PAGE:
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Dublin: 9 °C Friday 6 December, 2019

Corofin and Dr Crokes firepower, family ties in hurling final and Ballyhale chase record title

5 talking points ahead of today’s All-Ireland club football and hurling deciders.

ALL-IRELAND CLUB final day is here.

Four sides from three provinces converge on Croke Park this afternoon to battle it out for the Tommy Moore and Andy Merrigan Cups.

Henry Shefflin Ballyhale Shamrocks manager Henry Shefflin is looking to lead his side to glory today. Source: Oisin Keniry/INPHO

First up is St Thomas’ (Galway) against Ballyhale Shamrocks (Kilkenny) at 2pm, before Dr Crokes of Kerry and Galway’s Corofin meet at 3.45pm. 

It’s an experienced quartet – all four clubs have been crowned All-Ireland champions at least once before.

There are plenty of interesting talking points to discuss ahead of the mouth-watering ties.

1. Attack vs attack

Dylan Canney and Michael Farragher celebrate after the game Dylan Canney and Michael Farragher celebrate after their 2018 All-Ireland win. Source: Gary Carr/INPHO

The football final pairs two clubs who shared five All-Irelands between them. Both can trace their success back to the 1990s when they claimed their maiden crowns – Dr Crokes in 1992 and Corofin six years later. 

It will also bring together the two most formidable attacks in the club game. Corofin’s freewheeling forward unit put 2-19 past Nemo Rangers in a breathtaking display in last year’s final.

All-Star Ian Burke is joined by Martin Farragher, who shot 0-6 that day against Nemo,  former Galway players Gary Sice and Micheál Lundy, in addition to Jason Leonard and Michael Farragher.

Defenders Liam Silke, Dylan Wall and Kieran Molloy all love to drive out of defence and join the attack. 

The Dr Crokes forward line is so strong, meanwhile, that legendary figure Colm Cooper is used as an impact sub. Micheál Burns, Gavin O’Shea and Brian Looney occupy the half-forward line with Tony Brosnan, Kieran O’Leary and David Shaw employed on the inside line.

Then they’ve Cooper and Jordan Kiely to spring from the bench. It promises to be a tough afternoon for the defenders.

2. Family ties in hurling decider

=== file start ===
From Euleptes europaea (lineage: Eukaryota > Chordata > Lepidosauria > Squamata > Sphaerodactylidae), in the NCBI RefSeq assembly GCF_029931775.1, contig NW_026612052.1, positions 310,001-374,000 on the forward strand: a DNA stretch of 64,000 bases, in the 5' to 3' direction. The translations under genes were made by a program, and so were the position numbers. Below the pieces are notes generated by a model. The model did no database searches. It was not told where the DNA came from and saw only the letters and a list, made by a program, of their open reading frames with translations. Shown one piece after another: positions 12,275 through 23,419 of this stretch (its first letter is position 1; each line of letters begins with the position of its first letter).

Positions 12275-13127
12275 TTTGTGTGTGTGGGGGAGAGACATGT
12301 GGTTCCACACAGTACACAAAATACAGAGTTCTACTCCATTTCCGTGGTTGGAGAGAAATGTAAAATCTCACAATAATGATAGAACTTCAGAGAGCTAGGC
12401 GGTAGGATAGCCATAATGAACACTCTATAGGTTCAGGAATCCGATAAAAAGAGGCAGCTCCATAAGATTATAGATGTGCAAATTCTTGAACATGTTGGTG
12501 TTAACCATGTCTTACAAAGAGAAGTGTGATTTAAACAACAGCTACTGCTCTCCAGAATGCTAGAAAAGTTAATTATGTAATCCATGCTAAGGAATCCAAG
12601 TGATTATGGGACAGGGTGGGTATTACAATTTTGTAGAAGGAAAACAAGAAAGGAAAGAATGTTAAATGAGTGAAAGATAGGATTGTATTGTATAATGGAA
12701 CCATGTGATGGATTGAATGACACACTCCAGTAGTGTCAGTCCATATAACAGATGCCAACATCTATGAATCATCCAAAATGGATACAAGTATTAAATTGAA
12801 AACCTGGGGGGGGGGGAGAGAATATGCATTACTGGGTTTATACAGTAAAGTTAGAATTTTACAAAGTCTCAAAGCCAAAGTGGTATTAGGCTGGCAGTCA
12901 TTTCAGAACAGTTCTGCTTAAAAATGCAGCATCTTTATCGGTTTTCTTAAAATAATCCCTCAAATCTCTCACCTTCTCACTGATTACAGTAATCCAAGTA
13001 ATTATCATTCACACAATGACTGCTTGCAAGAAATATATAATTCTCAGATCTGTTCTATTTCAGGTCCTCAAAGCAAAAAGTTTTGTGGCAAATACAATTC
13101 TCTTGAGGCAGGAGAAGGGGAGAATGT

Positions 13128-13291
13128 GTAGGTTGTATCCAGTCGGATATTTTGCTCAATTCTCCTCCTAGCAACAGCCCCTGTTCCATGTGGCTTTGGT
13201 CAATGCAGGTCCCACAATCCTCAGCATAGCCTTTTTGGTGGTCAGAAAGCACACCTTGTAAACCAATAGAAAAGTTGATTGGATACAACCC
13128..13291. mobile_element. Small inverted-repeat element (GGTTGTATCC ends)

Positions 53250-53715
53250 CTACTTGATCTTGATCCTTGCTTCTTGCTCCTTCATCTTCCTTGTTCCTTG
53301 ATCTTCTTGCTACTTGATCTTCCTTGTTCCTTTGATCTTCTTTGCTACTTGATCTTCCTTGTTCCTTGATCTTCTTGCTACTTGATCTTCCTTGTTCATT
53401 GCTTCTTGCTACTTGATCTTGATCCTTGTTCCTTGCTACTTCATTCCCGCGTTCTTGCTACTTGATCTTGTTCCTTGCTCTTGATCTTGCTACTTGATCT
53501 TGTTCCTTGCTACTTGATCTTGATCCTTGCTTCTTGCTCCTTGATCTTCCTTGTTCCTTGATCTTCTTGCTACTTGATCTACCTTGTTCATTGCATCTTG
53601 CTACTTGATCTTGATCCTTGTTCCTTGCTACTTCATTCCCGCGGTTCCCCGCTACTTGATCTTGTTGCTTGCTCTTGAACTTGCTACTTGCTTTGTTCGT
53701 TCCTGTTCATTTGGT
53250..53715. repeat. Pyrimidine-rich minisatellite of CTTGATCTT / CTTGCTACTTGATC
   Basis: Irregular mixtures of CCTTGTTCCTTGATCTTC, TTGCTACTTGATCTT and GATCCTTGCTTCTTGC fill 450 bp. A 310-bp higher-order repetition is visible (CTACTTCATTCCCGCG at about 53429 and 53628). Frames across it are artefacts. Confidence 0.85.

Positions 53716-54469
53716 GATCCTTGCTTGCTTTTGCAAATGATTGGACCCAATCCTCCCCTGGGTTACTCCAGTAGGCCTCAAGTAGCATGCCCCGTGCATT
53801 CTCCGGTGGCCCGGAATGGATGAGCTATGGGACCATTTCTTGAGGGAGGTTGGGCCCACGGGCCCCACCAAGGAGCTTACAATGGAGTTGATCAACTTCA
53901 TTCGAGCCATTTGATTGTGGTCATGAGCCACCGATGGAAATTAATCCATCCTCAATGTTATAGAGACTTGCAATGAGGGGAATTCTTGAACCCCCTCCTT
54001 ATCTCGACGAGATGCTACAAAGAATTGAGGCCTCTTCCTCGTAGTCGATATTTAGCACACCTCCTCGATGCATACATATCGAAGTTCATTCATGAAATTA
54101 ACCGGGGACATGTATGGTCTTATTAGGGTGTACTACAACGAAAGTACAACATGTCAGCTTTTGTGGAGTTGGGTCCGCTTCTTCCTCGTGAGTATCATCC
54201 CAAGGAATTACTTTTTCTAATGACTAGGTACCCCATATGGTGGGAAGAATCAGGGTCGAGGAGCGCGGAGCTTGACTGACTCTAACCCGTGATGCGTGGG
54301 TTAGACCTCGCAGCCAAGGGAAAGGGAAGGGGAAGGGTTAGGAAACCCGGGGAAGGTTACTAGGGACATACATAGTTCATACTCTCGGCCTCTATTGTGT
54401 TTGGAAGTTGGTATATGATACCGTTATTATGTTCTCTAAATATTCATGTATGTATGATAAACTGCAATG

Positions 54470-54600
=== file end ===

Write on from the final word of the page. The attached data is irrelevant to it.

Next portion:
Conor Cooney lifts the trophy Conor Cooney lifts the Galway hurling title. Source: Laszlo Geczo/INPHO

The Ballyhale Shamrocks side are backboned by household hurling names Reids, Fennellys and Shefflins. Just like they’ve always done.

King Henry is in charge alongside his brother Tommy, while his nephew Evan Shefflin will take the field later today. Brothers TJ, Richie and Eoin Reid fill up one-fifth of the team, while the Fennelly brothers Michael – if he’s fit to start – and Colin fly the flag for their illustrious family.

And Joey Holden has a connection on the St Thomas’ team where his first cousin Cian Kelly is part of the panel.

The Galway side are dominated by two families – the Burkes and Cooneys. Seven Burkes and three Cooneys started the semi-final, which two sets of brothers and two cousins.

That includes county stars David Burke and Conor Cooney, who helped spearhead the Tribe’s All-Ireland victory in 2017.

3. Ballyhale look for record seventh crown

Ballyhale Shamrocks have the chance to move three titles clear of Birr and Portumna in the All-Ireland club hurling roll of honour with a record seventh victory. 

The Kilkenny champions lifted the crown for the first time in 1981 and they added further titles in ’84, ’90, ’07, ’10 and ’15.

Galway clubs have enjoyed a good deal of success in the competition over the years.

St Thomas’ are bidding to become the fourth club from the county to win a second All-Ireland. Portumna (’06, ’08, ’09 and ’14), Athenry (’97, ’00 and ’01) and Sarsfields (’93 and ’94) have all won multiple crowns.

4. Serial winners Gooch and Fitzgerald

Colm Cooper celebrates with Pat O'Shea Colm Cooper celebrates with Pat O'Shea after their 2017 victory in Croke Park. Source: Tommy Dickson/INPHO

Not too many footballers in the country have as many medals jangling in their pockets as Kieran Fitzgerald and Cooper.

Fitzgerald is still going strong at 40-years-old and searching for his third All-Ireland club medal. A senior All-Ireland winner with Galway in 2001, Fitzgerald also won two All-Ireland U21 titles and four provincial medals during his inter-county career.

On the club scene, he’s also won 12 Galway county titles and four Connacht club medals.

Cooper, 35, annexed five Celtic Crosses with the Kingdom, in addition to eight All-Stars and nine Munster championships. On the club scene, he’s won seven Kerry county finals, six Munster deciders and the Andy Merrigan Cup in 2017.

The pair of serial winners will be seeking to add to their extraordinary collections later today.

5. Corofin hoping for rare feat

Corofin have the opportunity to become the first side to retain the All-Ireland football title since Crossmaglen Rangers in 2000.

It’s a feat that’s only been managed twice before. Cork’s St Finbarr’s did the double in 1980 and ’81, while UCD won back-to-back crowns in ’74 and ’75.

They could be going for three-in-a-row had Crokes not dumped Corofin out in the 2017 semi-final.

It’s a remarkable achievement to make it back to St Patrick’s Day on successive years given the drawn-out nature of the club competition. If they do repeat, this Corofin team will go down among the very best club teams we’ve ever seen.

Bernard Jackman joins Murray Kinsella and Ryan Bailey on The42 Rugby Weekly as Ireland bid to spoil Wales’ Grand Slam party in Cardiff, and the U20s target their own piece of history.

Source: The42 Rugby Weekly/SoundCloud

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Kevin O'Brien

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